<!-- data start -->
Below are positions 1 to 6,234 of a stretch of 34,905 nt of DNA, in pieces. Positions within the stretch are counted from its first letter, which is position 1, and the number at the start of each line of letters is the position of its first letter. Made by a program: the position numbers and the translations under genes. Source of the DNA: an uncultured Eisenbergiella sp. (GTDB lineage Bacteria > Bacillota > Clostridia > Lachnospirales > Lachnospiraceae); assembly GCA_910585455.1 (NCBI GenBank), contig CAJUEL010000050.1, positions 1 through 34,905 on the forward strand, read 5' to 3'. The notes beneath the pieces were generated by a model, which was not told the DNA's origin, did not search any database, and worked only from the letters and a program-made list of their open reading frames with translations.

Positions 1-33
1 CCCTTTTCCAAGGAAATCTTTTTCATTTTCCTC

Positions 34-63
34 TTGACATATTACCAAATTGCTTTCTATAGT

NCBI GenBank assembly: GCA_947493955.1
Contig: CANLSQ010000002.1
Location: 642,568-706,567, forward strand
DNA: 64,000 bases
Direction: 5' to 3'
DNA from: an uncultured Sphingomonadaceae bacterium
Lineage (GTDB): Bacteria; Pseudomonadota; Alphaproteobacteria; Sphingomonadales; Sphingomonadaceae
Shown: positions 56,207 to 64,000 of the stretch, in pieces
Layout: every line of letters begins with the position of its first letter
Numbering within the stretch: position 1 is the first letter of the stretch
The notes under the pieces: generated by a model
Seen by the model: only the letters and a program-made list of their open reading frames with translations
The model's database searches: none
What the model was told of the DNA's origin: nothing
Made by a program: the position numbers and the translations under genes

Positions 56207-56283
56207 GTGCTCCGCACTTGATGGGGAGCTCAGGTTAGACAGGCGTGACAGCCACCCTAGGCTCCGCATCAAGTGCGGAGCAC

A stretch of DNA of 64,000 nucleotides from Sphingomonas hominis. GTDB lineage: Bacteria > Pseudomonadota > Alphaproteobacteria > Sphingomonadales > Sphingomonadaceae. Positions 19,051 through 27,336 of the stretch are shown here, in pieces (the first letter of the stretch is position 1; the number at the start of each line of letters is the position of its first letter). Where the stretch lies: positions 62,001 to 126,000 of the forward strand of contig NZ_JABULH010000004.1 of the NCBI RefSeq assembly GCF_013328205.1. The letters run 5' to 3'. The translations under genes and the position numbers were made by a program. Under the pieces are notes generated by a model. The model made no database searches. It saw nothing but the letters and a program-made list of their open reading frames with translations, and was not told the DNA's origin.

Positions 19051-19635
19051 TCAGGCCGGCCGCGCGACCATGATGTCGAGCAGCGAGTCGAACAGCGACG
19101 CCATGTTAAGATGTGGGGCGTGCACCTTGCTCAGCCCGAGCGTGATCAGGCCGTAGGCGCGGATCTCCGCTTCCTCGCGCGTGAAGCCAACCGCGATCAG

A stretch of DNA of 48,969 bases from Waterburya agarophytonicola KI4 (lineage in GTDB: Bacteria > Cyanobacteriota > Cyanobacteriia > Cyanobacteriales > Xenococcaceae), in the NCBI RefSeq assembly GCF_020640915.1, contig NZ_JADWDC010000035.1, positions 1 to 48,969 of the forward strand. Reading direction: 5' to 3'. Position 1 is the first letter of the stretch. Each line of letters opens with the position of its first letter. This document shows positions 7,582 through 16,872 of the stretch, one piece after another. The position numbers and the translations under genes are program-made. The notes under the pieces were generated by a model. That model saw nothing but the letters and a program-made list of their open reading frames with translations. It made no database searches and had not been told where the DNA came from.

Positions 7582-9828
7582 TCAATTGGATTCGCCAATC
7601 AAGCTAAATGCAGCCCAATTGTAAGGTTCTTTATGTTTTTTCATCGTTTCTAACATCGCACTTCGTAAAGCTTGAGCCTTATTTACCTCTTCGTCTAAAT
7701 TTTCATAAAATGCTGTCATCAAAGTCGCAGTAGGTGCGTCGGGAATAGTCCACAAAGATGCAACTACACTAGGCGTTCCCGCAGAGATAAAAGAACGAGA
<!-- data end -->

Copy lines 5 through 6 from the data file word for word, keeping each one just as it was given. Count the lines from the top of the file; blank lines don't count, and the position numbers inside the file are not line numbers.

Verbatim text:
34 TTGACATATTACCAAATTGCTTTCTATAGT

NCBI GenBank assembly: GCA_947493955.1